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By Robert Knight
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In the commercial building space, we have essentially been building our corner of the Internet of Things (IoT) since before it got that name. (IoT is a phrase commonly attributed to Kevin Ashton in 1999.) Our buildings already employ networks of sensors to gather data from the real world, in real time. We have controllers which directly use the data to control processes, and we prefer to do that “at the edge” in a distributed intelligence or distributed control architecture. Data from the sensors and controllers feeds back to software for human supervision, analysis, and intervention. Newer software products operate in the cloud, or offer lightweight mobile or browser apps for specific functions, but more commonly our software has been deployed as a locally installed “monolithic” instance. That is to say, as a single large piece of software from the device manufacturer which attempts to provide enough functionality to satisfy all potential users of the system. These systems are essential for the operation of today’s green buildings.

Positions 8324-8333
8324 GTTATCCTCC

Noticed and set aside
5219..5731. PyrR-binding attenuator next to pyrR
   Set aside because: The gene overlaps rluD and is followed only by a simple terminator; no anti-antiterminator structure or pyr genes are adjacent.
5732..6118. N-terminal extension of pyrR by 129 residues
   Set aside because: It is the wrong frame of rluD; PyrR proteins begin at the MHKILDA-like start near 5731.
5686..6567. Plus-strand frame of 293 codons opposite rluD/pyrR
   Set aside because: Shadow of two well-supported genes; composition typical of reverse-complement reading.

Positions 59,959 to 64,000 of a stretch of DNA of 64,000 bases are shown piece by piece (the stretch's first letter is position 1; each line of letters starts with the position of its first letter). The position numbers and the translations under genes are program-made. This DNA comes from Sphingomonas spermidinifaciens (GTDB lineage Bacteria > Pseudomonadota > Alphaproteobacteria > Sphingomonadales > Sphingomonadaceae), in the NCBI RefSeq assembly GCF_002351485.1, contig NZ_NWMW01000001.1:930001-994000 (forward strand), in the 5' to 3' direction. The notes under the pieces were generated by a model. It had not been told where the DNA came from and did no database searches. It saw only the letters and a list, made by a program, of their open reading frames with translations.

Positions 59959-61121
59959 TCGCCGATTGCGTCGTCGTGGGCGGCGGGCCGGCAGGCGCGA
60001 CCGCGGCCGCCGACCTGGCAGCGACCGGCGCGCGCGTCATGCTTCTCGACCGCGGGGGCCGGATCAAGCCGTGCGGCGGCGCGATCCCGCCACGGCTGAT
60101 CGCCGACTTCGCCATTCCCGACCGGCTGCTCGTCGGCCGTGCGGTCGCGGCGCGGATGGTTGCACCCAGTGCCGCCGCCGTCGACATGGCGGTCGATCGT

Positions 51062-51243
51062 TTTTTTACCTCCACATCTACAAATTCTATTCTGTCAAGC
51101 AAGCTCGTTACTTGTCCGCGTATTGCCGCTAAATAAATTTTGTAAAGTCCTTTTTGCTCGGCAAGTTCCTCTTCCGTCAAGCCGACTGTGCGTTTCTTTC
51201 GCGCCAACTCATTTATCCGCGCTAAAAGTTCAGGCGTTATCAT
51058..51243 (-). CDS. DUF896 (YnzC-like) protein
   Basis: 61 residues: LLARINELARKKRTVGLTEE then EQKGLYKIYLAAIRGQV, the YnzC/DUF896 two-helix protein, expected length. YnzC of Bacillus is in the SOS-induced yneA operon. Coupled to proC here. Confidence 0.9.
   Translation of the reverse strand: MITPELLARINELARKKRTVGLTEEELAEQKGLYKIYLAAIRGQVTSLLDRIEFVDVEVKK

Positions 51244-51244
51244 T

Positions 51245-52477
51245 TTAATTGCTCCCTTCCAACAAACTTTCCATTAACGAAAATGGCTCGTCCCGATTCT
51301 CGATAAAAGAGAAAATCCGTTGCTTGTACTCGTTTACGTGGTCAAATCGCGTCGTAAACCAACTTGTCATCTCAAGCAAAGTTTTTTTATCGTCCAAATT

An examination of a typical modern BAS/EMS or a modern networked lighting control system would indicate that our industry is well on its way up the adoption curve. After all, we’ve been deploying sensors since the first pneumatic thermostat, and we’ve been gathering data from the sensors since the first operator recorded the gauge readout onto a clipboard.
At this point, if the concept of the IoT is old news to us and we’re already participating, should we care? Is IoT just a fancy new marketing word for the same old thing?
Yes, we should care, and no, it’s not exactly as simple as a new spin on the same subject. The potential advantages are large, especially in the arena of sustainable, smart buildings, and the influence of the IoT on commercial buildings will help us run our buildings more efficiently and effectively in the future. In fact, Building IoT applications promise an array of new tools that will be useful in green buildings. That’s why it’s important for facility managers interested in sustainability to understand where the building IoT is today and where it’s headed in the future.
Today, great strides are being made in tiny embedded processing and wireless radios from a number of different industries, and this technology will trickle down into sensors we will deploy in our buildings. Batteries will last longer, devices will become smaller, radios and mesh networks will become more robust, and costs will fall.
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Complexity of Commercial Buildings a Challenge to IoT Applications
Big Future Predicted for IoT, but a Simple Definition Is Elusive